- Warhol Flowers
- signed, titled and dated 1965 on the reverse
- acrylic and silkscreen ink on canvas
- 56 by 56 cm. 22 by 22 in.
Exh. Cat., Frankfurt, Museum für Moderne Kunst, Sturtevant: Catalogue Raisonné 1964-2004, Painting, Sculpture, Film and Video, 2005, p. 60, no. 64, illustrated in colour
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Beginning in 1964 with Andy Warhol’s Flowers, Sturtevant’s practice involved the re-invention of some of the most iconic pieces of recent art history. Her unique ability to source works so promptly after their completion displayed an uncommon capacity to recognise the significance of artistic phenomena at a very early stage. The current lot, for example, was completed in the very same year in which Warhol created and exhibited his Flower silkscreens at Leo Castelli’s gallery. In fact Warhol, who was already exploring similar interrogations surrounding ideas of authorship and the concept of the ‘original artwork’, gave Sturtevant the original silkscreen he had used in order for her to produce her series. As a result, Warhol Flowers, which features four brightly coloured, crisp Warholian flowers on a black background with pointed, fresh, green blades of grass, perfectly imitates the original on which it is based.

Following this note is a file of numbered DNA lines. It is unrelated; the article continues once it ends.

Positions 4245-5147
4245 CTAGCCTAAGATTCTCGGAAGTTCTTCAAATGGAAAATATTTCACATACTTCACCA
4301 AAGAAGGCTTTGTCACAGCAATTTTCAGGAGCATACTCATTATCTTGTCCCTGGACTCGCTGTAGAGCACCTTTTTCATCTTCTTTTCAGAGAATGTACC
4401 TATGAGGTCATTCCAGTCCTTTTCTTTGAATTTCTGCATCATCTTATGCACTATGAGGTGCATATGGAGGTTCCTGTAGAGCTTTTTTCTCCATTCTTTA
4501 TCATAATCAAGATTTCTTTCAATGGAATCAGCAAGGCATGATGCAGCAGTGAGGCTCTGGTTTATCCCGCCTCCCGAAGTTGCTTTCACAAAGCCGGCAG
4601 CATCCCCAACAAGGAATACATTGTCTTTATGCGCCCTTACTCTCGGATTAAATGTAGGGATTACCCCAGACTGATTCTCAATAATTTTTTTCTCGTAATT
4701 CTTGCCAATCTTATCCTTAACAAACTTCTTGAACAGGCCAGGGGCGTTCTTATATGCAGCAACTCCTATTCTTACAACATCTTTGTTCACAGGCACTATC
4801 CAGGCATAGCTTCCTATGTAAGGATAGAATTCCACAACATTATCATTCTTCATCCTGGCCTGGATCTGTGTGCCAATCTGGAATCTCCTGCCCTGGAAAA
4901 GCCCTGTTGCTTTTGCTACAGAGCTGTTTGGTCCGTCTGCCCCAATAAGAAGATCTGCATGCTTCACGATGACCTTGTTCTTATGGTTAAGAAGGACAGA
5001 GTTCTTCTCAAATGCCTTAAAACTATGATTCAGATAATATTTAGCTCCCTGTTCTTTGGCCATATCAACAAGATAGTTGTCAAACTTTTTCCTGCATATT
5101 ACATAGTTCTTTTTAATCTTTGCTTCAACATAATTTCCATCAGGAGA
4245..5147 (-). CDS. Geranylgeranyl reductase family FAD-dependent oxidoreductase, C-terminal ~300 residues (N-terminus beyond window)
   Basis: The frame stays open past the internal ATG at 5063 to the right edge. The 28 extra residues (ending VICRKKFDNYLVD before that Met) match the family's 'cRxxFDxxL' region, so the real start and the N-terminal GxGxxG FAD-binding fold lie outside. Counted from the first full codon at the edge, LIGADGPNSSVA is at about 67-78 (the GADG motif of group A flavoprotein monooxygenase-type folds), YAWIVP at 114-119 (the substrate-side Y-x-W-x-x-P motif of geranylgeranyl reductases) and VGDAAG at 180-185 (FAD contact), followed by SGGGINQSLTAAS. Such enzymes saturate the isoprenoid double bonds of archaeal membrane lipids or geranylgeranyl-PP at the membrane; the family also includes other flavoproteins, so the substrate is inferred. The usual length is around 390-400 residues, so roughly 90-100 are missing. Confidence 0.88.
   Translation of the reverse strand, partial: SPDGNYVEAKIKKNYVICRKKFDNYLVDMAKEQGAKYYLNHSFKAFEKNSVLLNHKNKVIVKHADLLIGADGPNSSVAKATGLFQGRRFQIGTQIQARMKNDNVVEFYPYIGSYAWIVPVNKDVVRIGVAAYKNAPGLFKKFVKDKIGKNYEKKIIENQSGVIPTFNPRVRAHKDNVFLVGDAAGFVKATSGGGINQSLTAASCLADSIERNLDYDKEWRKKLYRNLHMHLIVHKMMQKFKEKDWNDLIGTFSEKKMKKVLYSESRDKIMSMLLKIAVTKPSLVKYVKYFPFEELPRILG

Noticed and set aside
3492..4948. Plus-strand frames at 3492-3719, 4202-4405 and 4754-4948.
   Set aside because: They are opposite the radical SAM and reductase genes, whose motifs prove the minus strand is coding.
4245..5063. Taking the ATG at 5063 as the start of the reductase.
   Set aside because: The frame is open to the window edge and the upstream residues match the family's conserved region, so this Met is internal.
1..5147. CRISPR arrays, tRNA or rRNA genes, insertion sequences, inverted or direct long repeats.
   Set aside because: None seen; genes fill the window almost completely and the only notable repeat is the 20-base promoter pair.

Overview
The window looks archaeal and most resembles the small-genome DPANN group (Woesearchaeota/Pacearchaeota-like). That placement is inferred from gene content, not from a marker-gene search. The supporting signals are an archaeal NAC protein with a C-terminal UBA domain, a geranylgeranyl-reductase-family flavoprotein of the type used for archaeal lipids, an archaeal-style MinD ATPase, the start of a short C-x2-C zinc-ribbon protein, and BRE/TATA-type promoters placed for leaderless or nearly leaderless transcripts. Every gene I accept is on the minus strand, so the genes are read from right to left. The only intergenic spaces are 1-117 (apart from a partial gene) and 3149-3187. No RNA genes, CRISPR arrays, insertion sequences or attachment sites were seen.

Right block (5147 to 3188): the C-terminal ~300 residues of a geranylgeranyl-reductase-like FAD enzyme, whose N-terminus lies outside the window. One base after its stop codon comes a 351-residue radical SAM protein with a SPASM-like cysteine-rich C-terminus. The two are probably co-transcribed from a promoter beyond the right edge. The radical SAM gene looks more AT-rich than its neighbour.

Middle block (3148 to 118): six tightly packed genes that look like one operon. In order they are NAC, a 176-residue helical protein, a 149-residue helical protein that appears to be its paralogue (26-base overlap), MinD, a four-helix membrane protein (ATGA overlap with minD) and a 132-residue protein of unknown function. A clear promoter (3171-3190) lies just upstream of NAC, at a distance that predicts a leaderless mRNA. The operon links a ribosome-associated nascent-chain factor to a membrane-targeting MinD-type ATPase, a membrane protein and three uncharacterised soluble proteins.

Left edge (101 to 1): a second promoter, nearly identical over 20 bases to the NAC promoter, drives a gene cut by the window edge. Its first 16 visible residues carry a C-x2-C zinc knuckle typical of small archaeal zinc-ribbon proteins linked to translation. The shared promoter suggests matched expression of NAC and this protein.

This new and controversial take on contemporary art initially incited reactions of indignation and a general lack of understanding regarding Sturtevant’s work. However, in retrospect and upon deeper consideration art historians have come to realise the significance of her practice and the contribution it makes towards a redefinition of the basic principles defining art itself. Instead of commenting upon the artistic achievements of her contemporaries, Sturtevant’s work places existing objects into new contexts and encourages us to reconsider accepted definitions of art. Using a conceptual framework the technique and medium become secondary to the overarching aim of creating an emotional and intellectual jolt. This is achieved through “encountering a known object that is then denied its content [which results], if not in immediate rejection, in a shifting and disturbing mode of thought. There is a loss of balance that demands going beyond" (Sturtevant quoted in: Exh. Cat., Düsseldorf, Musée des Beaux-Arts de Montréal, Rene Magritte, 1996, p. 125)
One of the most significant thoughts provoked by Sturtevant’s practice, and especifically by Warhol Flowers, revolves around the use of Warhol as an artist and his own particular modes of production. When Warhol established his ‘Factory’ he was no longer physically involved in the process of creating his own art works, instead handing this task over to his assistants. As such, his role became solely intellectual. Thus, in creating her work with the same means in which Warhol executed his iconic Flower paintings, Sturtevant astutely questions the originality of the latter’s work and pushes the boundaries of authorship. The question of original and copy begins to blend into insignificance and both become original works of art. Sturtevant’s paradox is that precisely by making the ‘copy’ as such the basis of her work, she creates something that is absolutely ‘original’ and unique. As Giulio Paolini remarked, quite wryly, it “looks like she’s the only artist who can’t be copied” (Giulio Paolini quoted in Sturtevant: Catalogue Raisonné, Ostfildern, 2004, p. 36).